Historic racism persists

October 22nd, 2020 3 Minutes
Gateway, MT Railway Depot, Customs and Immigration Office: #0436.0001 – Image courtesy of Cranbrook Archives and the Columbia Basin Institute of Regional History

The question is always, “what can we learn from history?” And more often than not, “nothing” is the reply. At the Columbia Basin Institute, we would argue that history gives us time and distance. Time lets us reflect on what others have done, and whether we want to continue those acts and attitudes. Space allows us to remove ourselves from the passion of the moment, from the dogma of causes and conflict.

The following selections from Basin newspapers of approximately 100 years ago demonstrate some of the ways we might learn from history and bring forward some of the attitudes we may no longer wish to embrace.

The language is sometimes harsh but is instructive of the time. The subject populations still live here, and, fortunately, time has improved the issues and attitudes associated with the people. We always have newcomers, and they will remain outsiders if we don’t include them.

The Donald Truth (1888): A right move: The substitution of white for Chinese help at the Selkirk.

Resident of Moyie #0506.0006 – Image courtesy of Moyie House Museum and the Columbia Basin Institute of Regional History

The Nelson Economist (1898): It is evident that the miners of Sandon do not want John Chinaman, but the method of getting rid of the despised Celestial, while it possesses the merit of being most effective, may conflict with the laws of the land.

The Golden Times (1908): Regarding the complaint of alleged discrimination against Englishmen on city works, Engineer Rust of Toronto says the newly arrived Englishmen are a grumbling lot of men and raise trouble. After they are in the country for two or three years and get settled down, they are all right. He says the city gets better work out of Italians.

The Nelson Economist (1898): An Italian found in possession of a revolver was on Monday brought before Magistrate Crease and fined $25 for the offence and had the weapon confiscated. Chief McKinnon is having a sharp lookout for dangerous Dagoes.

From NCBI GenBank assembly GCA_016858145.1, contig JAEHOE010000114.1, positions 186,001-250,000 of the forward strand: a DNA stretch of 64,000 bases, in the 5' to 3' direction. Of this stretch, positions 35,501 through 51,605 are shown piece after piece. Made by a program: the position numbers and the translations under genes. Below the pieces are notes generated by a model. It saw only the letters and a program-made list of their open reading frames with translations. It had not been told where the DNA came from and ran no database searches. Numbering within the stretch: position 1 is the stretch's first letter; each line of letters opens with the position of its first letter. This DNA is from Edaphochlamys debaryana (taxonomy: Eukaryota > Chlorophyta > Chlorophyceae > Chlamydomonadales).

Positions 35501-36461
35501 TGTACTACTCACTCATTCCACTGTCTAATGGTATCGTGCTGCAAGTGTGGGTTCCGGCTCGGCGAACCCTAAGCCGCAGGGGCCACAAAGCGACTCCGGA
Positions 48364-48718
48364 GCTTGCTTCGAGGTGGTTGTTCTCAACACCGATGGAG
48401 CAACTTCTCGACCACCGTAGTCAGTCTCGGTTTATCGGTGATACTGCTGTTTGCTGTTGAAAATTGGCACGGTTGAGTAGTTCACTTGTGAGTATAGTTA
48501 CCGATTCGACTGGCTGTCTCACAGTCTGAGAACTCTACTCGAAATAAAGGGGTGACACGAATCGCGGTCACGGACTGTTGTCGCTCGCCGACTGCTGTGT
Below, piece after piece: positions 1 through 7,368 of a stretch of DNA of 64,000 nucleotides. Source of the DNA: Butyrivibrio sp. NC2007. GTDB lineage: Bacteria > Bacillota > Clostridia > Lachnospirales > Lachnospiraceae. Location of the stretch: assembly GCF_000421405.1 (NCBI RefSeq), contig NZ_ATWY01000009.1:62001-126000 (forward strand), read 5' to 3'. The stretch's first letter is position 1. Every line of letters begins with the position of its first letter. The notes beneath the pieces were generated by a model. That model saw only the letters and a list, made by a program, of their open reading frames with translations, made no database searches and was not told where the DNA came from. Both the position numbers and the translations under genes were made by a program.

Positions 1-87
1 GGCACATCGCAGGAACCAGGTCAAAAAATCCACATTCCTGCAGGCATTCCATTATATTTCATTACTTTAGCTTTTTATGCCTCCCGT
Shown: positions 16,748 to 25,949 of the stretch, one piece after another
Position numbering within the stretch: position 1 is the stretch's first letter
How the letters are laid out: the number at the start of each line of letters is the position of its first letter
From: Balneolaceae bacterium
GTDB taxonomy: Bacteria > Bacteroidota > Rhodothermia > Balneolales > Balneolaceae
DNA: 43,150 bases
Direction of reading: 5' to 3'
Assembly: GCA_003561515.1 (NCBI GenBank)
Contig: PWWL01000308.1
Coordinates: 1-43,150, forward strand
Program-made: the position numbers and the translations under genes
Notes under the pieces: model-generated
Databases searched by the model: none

The Nelson Economist (1898): Nelson is to have a Chinatown, and that it is to be in the vicinity of the skating rink. Hard on the skating rink.

The Golden Times (1908): The Hindus are another class that we find huddled in various camps around the province. They do not take up land but work for railroads and sawmills. They live in boxcars or any shelter that comes handy. They will not eat meat and have no respect for Pat Burns, although, around Eholt, I have known them to steal chickens.

The bulk of their money goes back to Punjaub, in India, but for Imperial reasons, we have to tolerate these turbaned subjects of King Edward much the same as we have to accept bedbugs in a country hotel. With the country filled with Japs, Chinks, Hindus, Siwashes, Doukhobors, Grits, and Cheap raised Canadians, British Columbia will ere long resemble the Garden of Eden over-run by swarms of locusts and mosquitoes.

Doukhobor Gathering #0131.034  – Image courtesy of Kootenay Gallery of Art, History & Science and the Columbia Basin Institute of Regional History

The Nelson Economist (1898): The first Chinaman has appeared in Cranbrook, says The Herald of that City, and will act doubtless, as the forerunner of many of his kind. While only one is to deal with, the citizens of that town had better pitch him out neck and crop. Once John gets a foothold, it’s downhill for the town from there. The fewer towns with Chinamen, the better for the province.

The Golden Times (1908): About seventy-five Hindus left the city last week for different points on the coast. We wish the rest of them would take the notion.

The Ledge New Denver (1897): There are no yellow Chinamen left in the lower Slocan country.

Racism is on our minds these days with the arrival of the ‘Black Lives Matter’ movement. It seems that we have not evolved over much from the days of our predecessors. Though political correctness has arrived, it appears that it remains superficial and a courtesy veiling the underlying racism and hatred that persists for marginalized groups, whether it be ethnic groups, women, or the disabled.

Lempriere Japanese Internment Camp: #0073.0025 – Courtesy of Valemount Historical Society and the Columbia Basin Institute of Regional History


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